Subsidizing the ‘Skins

Funding privately owned sports franchises and private sports initiatives with taxpayer dollars has been a source of drama for the past century, going at least as far back as Cleveland Stadium in the late 1920’s, but taking off (and getting more divisive) particularly during the fifties and ever since.  A municipality-driven battle over stadium expenses is usually the source of headlines, and this is especially true when the stadium won’t pull double-duty as an Olympic or college facility.  This week, though, the Washington Redskins reminded us that when it comes to one of the most valuable pro sports franchises around, there’s a little more on the line than stadiums.

The team headquarters and training facilities have been the subject of a bidding war between Maryland, Washington DC, and Virginia, each hoping to have the Redskins and their hundreds of millions of dollars of income relocate/remain in their respective environs.  The Redskins are essentially in the convergence of a tri-state metropolitan area (the wealth and status of the District makes it reasonable to include as a state) where they are the primary sport franchise for each said state.  Prior to the return of a franchise to Baltimore in ’96, there was no regional pro football presence other than the Redskins, no competing professional or college sport that came close to the Redskins in terms of history or draw, and an established melange of geographical association.

It’s an enviable set of factors unique to this franchise, and a large reason for its sheer value today.  The closest analog I can think of off-hand would be the New York football franchises and their shared stadium in New Jersey.  Of course, the Jets and Giants compete with each other for fanbase share (and with the Yankees and Mets in baseball, the Knicks in basketball, and the Rangers in hockey.)  They also are tied in name and sentiment to New York to the point where shopping around for suitors can be a public relations problem.

Getting to the details, Virginia’s Loudon County is the current (and now future) home of the Redskins headquarters, thanks potentially to the large incentive package put together by Bob McDonnell, Governor of Virginia and part of a long line of state executives who’ve made attracting and retaining businesses a priority for the Old Dominion.  The deal gives the Redskins $6.4 million to remain in Virginia, with $4 million coming from the state, $2 million from Loudon County, and $400,000 from Richmond (which hosts the team’s 2013 training camp.)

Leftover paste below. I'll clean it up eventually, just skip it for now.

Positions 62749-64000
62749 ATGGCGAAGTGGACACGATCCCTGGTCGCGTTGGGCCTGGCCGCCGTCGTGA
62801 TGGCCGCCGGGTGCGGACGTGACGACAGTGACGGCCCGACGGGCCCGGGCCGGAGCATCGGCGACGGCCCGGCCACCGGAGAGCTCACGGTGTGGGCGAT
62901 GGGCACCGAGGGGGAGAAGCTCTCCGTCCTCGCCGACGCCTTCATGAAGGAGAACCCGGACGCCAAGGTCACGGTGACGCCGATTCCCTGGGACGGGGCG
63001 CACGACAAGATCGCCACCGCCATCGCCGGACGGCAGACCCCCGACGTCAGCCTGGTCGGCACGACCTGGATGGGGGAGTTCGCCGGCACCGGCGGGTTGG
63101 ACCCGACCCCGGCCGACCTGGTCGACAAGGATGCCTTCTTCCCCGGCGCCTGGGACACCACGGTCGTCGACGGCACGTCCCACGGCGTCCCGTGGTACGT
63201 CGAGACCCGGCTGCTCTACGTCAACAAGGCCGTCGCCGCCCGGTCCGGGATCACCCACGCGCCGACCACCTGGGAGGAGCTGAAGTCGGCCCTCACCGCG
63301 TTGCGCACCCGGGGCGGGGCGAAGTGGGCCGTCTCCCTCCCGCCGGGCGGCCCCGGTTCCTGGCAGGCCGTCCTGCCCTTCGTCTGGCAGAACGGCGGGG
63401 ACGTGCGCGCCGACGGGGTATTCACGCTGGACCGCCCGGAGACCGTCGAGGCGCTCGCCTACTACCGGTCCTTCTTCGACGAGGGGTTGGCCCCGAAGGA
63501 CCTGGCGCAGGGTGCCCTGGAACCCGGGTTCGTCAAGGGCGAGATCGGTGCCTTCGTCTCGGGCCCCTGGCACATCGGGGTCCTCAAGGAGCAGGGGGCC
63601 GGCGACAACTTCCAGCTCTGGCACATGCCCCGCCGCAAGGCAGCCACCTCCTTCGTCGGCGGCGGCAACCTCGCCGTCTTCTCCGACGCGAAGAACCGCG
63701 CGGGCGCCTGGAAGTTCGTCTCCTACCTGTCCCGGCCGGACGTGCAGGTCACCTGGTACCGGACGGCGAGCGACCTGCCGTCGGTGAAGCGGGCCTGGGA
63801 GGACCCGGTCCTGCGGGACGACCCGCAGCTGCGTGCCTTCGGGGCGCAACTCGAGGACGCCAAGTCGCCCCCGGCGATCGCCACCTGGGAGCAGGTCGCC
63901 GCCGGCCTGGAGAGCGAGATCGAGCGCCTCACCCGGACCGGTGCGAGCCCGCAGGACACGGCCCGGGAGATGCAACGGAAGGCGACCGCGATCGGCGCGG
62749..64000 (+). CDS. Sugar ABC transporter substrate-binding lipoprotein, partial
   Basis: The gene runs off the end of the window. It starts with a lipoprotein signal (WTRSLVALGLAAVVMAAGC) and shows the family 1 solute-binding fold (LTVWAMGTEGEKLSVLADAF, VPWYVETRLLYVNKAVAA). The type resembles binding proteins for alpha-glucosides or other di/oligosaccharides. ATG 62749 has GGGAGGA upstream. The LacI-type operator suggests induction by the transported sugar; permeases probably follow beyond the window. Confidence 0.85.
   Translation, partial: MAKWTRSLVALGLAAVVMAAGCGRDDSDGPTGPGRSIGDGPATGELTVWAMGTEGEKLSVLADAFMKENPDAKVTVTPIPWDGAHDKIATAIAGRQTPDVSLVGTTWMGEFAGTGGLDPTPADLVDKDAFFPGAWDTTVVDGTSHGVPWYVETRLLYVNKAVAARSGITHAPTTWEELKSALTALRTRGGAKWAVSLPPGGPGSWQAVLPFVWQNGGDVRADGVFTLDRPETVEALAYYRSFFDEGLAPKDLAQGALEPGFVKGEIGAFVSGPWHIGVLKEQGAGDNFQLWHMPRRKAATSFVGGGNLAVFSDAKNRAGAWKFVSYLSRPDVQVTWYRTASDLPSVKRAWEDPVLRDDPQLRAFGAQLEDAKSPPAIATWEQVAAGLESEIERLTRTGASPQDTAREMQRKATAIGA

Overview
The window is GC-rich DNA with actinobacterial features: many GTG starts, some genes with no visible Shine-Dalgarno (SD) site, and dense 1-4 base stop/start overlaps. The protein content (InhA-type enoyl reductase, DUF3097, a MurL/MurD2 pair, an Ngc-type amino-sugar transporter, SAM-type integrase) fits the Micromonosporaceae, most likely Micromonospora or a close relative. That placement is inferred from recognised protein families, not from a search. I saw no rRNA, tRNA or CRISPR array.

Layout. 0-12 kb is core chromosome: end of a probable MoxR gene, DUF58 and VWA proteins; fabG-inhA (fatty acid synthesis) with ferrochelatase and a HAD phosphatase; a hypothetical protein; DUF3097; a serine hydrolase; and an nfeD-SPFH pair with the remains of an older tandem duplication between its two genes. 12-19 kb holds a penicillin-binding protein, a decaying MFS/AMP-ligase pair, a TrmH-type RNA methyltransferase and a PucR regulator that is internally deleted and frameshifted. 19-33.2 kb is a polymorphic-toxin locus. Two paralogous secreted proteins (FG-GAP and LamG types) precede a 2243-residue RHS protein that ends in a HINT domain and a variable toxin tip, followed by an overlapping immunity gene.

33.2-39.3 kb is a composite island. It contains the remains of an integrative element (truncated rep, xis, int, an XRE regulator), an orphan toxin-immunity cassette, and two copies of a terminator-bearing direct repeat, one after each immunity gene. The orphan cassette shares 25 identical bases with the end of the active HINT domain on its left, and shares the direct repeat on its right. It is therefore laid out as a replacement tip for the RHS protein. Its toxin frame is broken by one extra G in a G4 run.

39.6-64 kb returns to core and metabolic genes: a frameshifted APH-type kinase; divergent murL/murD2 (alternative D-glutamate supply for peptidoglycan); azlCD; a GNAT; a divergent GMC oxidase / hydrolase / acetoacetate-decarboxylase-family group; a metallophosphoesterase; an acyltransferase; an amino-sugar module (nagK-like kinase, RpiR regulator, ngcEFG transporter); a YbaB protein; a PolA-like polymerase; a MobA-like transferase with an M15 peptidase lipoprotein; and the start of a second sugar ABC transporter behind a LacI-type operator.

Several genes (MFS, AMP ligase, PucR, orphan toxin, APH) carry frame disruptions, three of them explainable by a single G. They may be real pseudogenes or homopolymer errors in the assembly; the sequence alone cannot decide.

Not only is the item being subsidized a bit different from the norm, but so is the developing controversy around it.  While expected debate over whether these maneuvers represent savvy leadership or a small part of a larger epidemic of states racing to see which can kowtow most to large businesses (and whether the team was actually ready to relocate if not placated), what’s gotten more attention is the fact that the Governor seems to have raised the ire of the Virginia legislature to make this happen.

Piecing together comments from both sides, at some point the Virginia General Assembly was privy to a $12 million demand by the Redskins; multiple members of the Assembly (a group including appropriations and budget committee members from both parties) balked and recommended the demand be ignored.  Rather than coming back to the Assembly for guidance (or even informing them of his decision after the fact), McDonnell made an executive decision to accept a lower demand of $4 million.  As I noted earlier, state subsidies of private businesses are par for the course in general terms, but aren’t very common for already-established businesses that won’t add lots of local jobs.  There’s discussion of facilities upgrades that might inject about $30 million into the pockets of local contractors, which is helpful in the short-term, but not over time.

Given the proximity between the Republican Governor and the largely Republican Assembly, it almost feels like a case of friendly fire.  Of course, politics is an old game and without innocent parties.  Among the discontents in the Assembly is Delegate Lacey Putney, Chair of the House Appropriations committee, leader of a district not quite in the Beltway news stream, and a veritable institution unto himself.  At one point during a few years where I spent my professional energies talking to Virginia politicians, Mr. Putney personally recounted to me an unprompted tale regarding one of his own similar, less-orthodox achievements in which he outmaneuvered his own legislative body.

So who knows for sure what subtext, untold stories, and called-in favors are involved here?  Still this is one of the most interesting examples to date of the pressures in keeping big-money teams happy, and could be informative for whenever talk of an NFL team in LA heats up again.

Recap from the Roanoke Times:  http://www.roanoke.com/politics/wb/310361

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